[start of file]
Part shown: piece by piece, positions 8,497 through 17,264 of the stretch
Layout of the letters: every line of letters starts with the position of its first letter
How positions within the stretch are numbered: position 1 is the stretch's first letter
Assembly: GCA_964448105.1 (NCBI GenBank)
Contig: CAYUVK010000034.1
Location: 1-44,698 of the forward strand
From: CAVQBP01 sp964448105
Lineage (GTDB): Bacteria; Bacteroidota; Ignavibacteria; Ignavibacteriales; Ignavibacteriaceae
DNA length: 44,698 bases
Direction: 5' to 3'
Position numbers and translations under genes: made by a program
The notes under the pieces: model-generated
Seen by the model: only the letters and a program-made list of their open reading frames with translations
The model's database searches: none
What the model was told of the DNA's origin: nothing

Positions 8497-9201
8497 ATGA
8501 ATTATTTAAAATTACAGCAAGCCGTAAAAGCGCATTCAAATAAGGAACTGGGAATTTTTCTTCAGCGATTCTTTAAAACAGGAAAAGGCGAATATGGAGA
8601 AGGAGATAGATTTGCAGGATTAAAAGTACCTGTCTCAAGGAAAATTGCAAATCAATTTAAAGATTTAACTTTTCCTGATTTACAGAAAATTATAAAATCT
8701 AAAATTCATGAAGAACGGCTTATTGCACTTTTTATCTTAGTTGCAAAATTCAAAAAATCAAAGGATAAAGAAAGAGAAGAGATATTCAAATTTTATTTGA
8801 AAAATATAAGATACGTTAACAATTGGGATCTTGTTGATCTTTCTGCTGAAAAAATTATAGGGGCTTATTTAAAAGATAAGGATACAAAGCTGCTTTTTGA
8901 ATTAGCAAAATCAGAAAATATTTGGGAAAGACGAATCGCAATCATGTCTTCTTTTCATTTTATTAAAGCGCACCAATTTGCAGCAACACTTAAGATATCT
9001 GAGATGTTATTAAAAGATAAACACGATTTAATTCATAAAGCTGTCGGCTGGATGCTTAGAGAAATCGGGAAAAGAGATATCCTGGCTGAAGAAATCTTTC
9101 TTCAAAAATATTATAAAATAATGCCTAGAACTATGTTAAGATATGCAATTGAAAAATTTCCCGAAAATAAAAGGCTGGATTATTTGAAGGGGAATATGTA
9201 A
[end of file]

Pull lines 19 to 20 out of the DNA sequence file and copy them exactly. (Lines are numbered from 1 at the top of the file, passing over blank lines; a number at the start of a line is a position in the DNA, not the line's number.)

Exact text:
8601 AGGAGATAGATTTGCAGGATTAAAAGTACCTGTCTCAAGGAAAATTGCAAATCAATTTAAAGATTTAACTTTTCCTGATTTACAGAAAATTATAAAATCT
8701 AAAATTCATGAAGAACGGCTTATTGCACTTTTTATCTTAGTTGCAAAATTCAAAAAATCAAAGGATAAAGAAAGAGAAGAGATATTCAAATTTTATTTGA